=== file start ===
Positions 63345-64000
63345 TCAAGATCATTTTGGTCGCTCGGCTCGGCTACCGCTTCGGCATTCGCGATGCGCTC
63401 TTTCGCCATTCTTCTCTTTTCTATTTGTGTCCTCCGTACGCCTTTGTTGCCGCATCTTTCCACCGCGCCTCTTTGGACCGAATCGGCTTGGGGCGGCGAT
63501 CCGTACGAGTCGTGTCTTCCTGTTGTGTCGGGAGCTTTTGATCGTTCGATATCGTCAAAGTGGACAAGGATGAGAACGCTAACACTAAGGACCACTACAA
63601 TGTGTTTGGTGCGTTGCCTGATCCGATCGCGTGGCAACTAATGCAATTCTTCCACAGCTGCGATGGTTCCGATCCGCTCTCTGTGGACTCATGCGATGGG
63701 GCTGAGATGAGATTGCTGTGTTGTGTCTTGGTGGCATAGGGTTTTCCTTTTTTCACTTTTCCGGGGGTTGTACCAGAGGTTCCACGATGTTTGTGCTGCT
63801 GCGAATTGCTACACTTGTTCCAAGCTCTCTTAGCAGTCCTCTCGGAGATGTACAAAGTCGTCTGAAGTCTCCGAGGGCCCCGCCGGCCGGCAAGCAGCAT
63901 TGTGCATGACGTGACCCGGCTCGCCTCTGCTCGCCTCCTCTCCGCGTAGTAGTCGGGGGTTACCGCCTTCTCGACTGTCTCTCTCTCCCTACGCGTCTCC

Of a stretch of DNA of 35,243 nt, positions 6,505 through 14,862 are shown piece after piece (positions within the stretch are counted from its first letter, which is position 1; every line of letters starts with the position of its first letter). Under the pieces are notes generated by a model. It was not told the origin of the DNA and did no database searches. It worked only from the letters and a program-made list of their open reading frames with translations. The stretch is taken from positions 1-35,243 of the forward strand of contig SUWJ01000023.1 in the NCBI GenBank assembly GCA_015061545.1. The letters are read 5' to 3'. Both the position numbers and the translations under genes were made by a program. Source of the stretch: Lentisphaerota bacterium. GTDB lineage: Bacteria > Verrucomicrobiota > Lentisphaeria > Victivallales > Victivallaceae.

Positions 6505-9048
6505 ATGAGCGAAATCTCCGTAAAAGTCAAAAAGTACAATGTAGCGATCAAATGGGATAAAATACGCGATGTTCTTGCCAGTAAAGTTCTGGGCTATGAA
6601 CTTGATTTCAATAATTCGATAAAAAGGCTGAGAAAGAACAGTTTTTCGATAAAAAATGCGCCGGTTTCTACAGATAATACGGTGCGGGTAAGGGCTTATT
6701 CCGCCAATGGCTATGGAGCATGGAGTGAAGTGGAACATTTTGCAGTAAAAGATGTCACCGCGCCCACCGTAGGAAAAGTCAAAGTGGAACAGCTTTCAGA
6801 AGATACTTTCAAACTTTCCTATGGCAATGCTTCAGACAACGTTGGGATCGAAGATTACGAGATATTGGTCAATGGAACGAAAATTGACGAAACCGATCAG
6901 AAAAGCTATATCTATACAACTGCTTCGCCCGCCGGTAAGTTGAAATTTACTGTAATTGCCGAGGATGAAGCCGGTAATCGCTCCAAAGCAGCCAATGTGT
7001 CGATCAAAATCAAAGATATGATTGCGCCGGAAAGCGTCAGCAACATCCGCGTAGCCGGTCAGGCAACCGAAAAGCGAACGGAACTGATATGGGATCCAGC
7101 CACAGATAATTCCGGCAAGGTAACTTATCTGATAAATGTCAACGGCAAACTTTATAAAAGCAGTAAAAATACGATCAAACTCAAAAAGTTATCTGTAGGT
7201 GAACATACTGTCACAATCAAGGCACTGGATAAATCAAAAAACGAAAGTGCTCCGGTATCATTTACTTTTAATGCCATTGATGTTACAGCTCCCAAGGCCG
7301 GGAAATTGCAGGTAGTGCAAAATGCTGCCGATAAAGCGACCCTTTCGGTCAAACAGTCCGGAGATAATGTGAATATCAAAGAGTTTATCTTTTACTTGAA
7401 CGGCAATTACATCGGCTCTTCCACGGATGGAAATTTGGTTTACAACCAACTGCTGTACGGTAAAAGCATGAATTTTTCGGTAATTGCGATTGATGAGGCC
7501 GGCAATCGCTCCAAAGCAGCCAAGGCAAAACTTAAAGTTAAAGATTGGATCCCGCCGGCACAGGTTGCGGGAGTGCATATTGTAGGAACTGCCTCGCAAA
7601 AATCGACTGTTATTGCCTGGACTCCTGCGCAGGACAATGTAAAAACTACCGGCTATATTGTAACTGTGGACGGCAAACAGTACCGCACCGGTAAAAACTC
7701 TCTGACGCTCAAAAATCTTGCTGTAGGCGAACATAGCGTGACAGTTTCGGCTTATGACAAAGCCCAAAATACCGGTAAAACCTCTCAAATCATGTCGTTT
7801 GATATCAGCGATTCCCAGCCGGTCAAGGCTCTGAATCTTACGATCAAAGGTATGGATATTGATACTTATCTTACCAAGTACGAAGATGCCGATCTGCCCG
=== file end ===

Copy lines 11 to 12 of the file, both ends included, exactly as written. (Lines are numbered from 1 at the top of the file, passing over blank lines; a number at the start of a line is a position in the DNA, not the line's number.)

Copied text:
6505 ATGAGCGAAATCTCCGTAAAAGTCAAAAAGTACAATGTAGCGATCAAATGGGATAAAATACGCGATGTTCTTGCCAGTAAAGTTCTGGGCTATGAA
6601 CTTGATTTCAATAATTCGATAAAAAGGCTGAGAAAGAACAGTTTTTCGATAAAAAATGCGCCGGTTTCTACAGATAATACGGTGCGGGTAAGGGCTTATT